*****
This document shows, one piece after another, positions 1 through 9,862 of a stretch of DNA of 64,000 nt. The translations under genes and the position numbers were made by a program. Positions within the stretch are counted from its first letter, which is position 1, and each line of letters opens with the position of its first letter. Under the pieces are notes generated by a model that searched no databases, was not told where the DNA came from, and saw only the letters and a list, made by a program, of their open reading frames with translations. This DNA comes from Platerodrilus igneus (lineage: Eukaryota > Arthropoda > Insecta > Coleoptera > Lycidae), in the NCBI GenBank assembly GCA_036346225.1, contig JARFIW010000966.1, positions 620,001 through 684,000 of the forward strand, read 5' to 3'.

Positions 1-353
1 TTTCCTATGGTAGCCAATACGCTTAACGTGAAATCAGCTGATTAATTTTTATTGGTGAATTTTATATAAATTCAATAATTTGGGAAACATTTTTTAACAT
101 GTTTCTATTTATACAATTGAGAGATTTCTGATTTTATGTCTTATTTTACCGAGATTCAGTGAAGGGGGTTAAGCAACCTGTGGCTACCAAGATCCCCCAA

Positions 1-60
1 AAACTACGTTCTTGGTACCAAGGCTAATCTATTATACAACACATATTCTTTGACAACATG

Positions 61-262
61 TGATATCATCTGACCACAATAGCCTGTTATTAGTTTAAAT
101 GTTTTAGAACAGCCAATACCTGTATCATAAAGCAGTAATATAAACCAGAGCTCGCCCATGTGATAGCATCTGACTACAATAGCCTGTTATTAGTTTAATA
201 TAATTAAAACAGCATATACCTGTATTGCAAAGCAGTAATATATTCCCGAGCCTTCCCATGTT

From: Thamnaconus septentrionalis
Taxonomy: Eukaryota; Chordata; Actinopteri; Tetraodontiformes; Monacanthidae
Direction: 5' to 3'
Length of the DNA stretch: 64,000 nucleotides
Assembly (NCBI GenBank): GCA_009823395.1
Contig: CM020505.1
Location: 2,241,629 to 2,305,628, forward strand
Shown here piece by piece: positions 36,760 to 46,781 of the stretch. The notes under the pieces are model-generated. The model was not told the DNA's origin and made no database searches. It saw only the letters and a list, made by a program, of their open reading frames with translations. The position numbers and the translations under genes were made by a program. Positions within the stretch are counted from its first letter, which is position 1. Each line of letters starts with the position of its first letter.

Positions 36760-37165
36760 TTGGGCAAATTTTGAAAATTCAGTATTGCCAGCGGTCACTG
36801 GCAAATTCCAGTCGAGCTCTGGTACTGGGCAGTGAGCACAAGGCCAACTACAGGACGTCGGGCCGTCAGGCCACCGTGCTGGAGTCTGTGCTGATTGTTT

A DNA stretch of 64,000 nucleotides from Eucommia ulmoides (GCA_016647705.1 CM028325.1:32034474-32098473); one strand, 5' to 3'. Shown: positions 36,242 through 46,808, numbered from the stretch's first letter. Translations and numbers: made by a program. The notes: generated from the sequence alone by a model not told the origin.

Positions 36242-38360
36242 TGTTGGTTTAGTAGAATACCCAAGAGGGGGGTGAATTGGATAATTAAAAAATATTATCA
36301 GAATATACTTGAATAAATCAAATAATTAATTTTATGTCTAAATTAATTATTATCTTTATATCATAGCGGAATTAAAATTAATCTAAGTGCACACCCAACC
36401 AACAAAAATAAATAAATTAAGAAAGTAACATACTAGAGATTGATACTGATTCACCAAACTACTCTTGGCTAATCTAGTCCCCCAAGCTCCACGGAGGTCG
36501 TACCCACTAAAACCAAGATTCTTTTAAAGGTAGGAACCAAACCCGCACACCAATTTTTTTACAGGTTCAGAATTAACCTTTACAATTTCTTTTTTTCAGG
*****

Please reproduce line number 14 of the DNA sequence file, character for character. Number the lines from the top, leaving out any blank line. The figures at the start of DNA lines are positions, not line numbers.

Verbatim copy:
Length of the DNA stretch: 64,000 nucleotides